3.) Radials can also radiate significantly when there are less than eight or ten radials effective on each band. Even a four-radial groundplane has significant radiation from the radials, and if a coax shield is connected to the groundplane (or a tower or mast) the whole business radiates as a unit.

    About the only thing radials do not do is affect radiation angle....unless they are radiating like antennas. If they are radiating like antennas because we have too few of them, then all sorts of weird things can happen.

    What we do not want is depend on coupling to the lossy dirt, unless we absolutely have no other option. The very extensive RCA study back around the 1930's proved the fallacies of sparse single wire resonant counterpoise type grounds commonly used before that time.

    73 Tom
  5. KD0CAC

    KD0CAC Ham Member QRZ Page

    Thanks again .
    I got a little more understanding , I was aware of the antenna working/pushing against concept .
    It was the spacing of elements , radials from ground that I thought about the relationship to capacitors , being mostly self-taught [ learning from others & my own experience ] I rely on analogies a lot , like using water / plumbing to look at electrical AC / DC .
    Now trying to get my older mind to rap around RF .
  6. W0BTU

    W0BTU Ham Member QRZ Page

    Great explanation, Tom! :)

    I have always understood that radials have a field around them which extends out and away for a finite distance. However, I didn't think four (or even two) radials radiated (that is, significantly contributed to the pattern from the vertical portion of a ground plane) IF they are perfectly balanced.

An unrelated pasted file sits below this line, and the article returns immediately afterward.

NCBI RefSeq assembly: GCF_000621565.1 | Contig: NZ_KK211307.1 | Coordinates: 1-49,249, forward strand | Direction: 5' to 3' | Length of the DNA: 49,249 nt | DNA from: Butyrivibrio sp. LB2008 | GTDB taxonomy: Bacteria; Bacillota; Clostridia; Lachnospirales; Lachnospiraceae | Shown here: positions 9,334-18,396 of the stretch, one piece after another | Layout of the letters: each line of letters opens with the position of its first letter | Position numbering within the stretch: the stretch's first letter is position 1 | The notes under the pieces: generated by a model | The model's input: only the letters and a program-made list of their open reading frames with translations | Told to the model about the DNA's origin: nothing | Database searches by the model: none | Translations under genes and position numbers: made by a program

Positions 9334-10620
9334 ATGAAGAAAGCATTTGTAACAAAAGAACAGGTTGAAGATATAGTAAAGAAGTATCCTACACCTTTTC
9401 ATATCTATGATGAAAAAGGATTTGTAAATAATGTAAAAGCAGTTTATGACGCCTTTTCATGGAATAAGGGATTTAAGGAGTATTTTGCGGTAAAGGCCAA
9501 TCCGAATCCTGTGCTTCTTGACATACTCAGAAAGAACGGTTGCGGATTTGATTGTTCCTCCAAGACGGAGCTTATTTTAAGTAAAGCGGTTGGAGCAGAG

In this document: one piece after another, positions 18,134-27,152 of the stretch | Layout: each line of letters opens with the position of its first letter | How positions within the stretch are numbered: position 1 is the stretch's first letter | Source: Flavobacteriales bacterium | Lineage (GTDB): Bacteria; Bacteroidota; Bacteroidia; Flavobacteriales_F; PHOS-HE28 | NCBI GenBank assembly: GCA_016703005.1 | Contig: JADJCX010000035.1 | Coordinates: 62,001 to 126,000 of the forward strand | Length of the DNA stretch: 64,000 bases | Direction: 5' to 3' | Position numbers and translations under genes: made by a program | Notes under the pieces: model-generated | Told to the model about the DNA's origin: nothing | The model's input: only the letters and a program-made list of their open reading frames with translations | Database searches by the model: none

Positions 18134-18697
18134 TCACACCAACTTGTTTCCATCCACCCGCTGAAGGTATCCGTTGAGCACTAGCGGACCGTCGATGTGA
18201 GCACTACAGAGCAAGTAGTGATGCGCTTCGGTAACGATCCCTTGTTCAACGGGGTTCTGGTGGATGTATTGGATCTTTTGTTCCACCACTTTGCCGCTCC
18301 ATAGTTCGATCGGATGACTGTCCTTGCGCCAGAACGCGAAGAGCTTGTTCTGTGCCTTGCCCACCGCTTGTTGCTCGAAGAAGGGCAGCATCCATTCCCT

If balanced radials radiated, wouldn't that show up as high-angle radiation in a model?

    Maybe if I added a feedline to my ground plane model, I would see the light.
    Last edited: May 29, 2011
  7. G7DIE

    G7DIE Ham Member QRZ Page

    If I treat every day as a learning opportunity, I should learn a great deal in a lifetime, somehow I don't think a lifetime is enough in order to learn that which people give for free, Tom I really appreciate you taking the time to put in simple terms some of the principles at work with regard to antennas, ground, and feedlines.

  8. W7RUE

    W7RUE Ham Member QRZ Page

    I have owned a CHA-250B Comet vertical for just over two years now. At the time I was a new ham (and still am for that matter!). I purchased it because I live in a no-antenna CC&R neighborhood and wanted to play HF without being bothered by the neighborhood Yard Nazis.

    I have it up on a 35' pole and camoflaged next the greenbelt so it is not noticable from the road. I was very disappointed because I was only getting local and weak contacts so I ran about 250' feet of wire radials of various lenghts under it with a connection to the base mounting U-bolt. The manufacturer states in the literature that radials will only hurt it's ablity to work effectively. I didn't seem to make any difference either way. Since then, I have moved on to more effective antennas and I use it only occationally as a listening antenna and/or for local low power contacts.

    Rue - W7Rue